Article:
Edited By Percy Verance on 19/06/2018 13:53:49
Edited By Percy Verance on 19/06/2018 14:19:10
|Thread: New Drone Laws from 30/5/2018|
If I've read/understood your post correctly Steve, you appear to be implying the "B" and "C" tests are simply aerobatic tests. As a former BMFA Examiner for 25 years I'd beg to differ. I personally always saw all the tests as a measure of a pilot's ability to fly safely while applying careful and considered control. The sheer accuracy of the manoeuvres was never the issue for me. Obviously, a loop had to resemble a loop etc, but as long as it was all flown safely under proper control, I was happy enough.
It was all about safety for me Steve.
Edited By Percy Verance on 18/06/2018 19:00:37
|Thread: Unexplained crash|
Odd you say that BEB. I very recently swapped out a wing servo in my Easystar because it developed a *twitch* at neutral.
My radio manufacturer got round that senario by offering a system (on 35mhz) which scanned the airwaves prior to transmitting a signal and wouldn't allow your transmitter to emit an rf signal if your channel was already in use, so the crash you had wouldn't have happened......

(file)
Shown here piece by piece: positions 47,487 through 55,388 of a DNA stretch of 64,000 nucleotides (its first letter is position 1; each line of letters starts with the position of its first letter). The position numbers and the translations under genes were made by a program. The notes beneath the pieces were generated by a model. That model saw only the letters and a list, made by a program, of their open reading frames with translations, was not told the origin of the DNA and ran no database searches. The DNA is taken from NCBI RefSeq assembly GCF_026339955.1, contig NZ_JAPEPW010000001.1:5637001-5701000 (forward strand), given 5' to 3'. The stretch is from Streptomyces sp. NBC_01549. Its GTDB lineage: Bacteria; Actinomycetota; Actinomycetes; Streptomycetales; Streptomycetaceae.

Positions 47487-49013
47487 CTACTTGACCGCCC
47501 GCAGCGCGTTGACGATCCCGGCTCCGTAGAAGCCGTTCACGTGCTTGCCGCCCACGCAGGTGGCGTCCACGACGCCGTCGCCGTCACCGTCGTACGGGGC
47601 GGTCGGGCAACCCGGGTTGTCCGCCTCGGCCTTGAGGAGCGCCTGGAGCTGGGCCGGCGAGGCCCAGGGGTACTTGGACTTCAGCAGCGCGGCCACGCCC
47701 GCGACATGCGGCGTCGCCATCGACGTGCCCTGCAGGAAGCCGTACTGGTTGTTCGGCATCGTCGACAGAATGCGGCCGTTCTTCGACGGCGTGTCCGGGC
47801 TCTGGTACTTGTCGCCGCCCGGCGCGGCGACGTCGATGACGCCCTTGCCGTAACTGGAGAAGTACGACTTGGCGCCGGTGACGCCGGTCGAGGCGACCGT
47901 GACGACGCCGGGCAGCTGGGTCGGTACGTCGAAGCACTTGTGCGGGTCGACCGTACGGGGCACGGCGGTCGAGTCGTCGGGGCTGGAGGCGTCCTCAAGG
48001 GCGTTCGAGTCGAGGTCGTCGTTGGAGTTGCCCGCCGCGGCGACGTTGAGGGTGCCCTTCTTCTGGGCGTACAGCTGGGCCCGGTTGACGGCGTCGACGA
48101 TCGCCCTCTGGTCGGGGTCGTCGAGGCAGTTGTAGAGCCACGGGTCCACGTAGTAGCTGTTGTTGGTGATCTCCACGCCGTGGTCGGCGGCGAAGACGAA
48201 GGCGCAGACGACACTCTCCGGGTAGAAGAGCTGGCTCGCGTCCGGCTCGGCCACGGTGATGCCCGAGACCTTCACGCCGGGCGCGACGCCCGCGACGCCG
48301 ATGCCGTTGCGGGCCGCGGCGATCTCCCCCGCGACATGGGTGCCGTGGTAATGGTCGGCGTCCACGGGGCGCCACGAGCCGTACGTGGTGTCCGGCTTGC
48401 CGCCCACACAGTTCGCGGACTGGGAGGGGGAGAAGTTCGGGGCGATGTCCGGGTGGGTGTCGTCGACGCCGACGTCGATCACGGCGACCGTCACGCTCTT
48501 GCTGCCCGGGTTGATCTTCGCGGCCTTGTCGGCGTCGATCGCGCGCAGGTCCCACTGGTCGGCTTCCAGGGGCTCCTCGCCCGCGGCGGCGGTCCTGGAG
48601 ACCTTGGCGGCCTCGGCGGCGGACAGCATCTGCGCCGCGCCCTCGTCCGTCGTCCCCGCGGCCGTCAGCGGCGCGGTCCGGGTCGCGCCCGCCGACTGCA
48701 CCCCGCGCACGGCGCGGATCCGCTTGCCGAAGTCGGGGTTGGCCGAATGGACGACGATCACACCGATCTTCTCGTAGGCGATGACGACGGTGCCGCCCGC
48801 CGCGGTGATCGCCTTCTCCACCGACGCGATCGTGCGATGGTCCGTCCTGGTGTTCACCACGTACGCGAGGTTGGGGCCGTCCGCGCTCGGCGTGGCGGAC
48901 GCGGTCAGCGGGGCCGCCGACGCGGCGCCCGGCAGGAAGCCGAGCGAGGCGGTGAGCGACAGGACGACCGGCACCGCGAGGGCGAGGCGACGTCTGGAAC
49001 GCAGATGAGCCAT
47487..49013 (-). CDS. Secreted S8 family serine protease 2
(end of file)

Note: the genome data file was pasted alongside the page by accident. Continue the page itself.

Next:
If only all 35mhz sets had it, then pegboards may have been little more than ornaments. It would have saved many models..........
And this system would have helped in your scenario too Martin.....more so if the dimwit had it in his tx.
Edited By Percy Verance on 18/06/2018 18:43:52
|Thread: Electric Cars.|
But again Don, even assuming Bosch can produce the finest emission control humanly possible and reduce the nox output of i.c. engines to virtually nowt, what good will it be if there's no oil from which to refine the required fuel? Internal combustion engines are eventually heading up a dead end street, with no fuel pump at the end of it.
We'll simply be hanging on in there, moving the deckchairs around before the ship finally goes down. Sooner or later the oil will dry up..........and as supplies gradually deplete it'll become so costly as to make it totally uneconomical to operate an i.c. powered vehicle. Sooner or later an alternative has to be found, be it wind, nuclear or powered by fairy dust. We simply won't have any choice in the matter.
Edited By Percy Verance on 18/06/2018 16:19:40
As much as we love and like the i.c. engines in our cars, the indesputable fact remains that oil is a finite resource and will, at some point, run out. We might not find it easy to accept the idea, but there it is.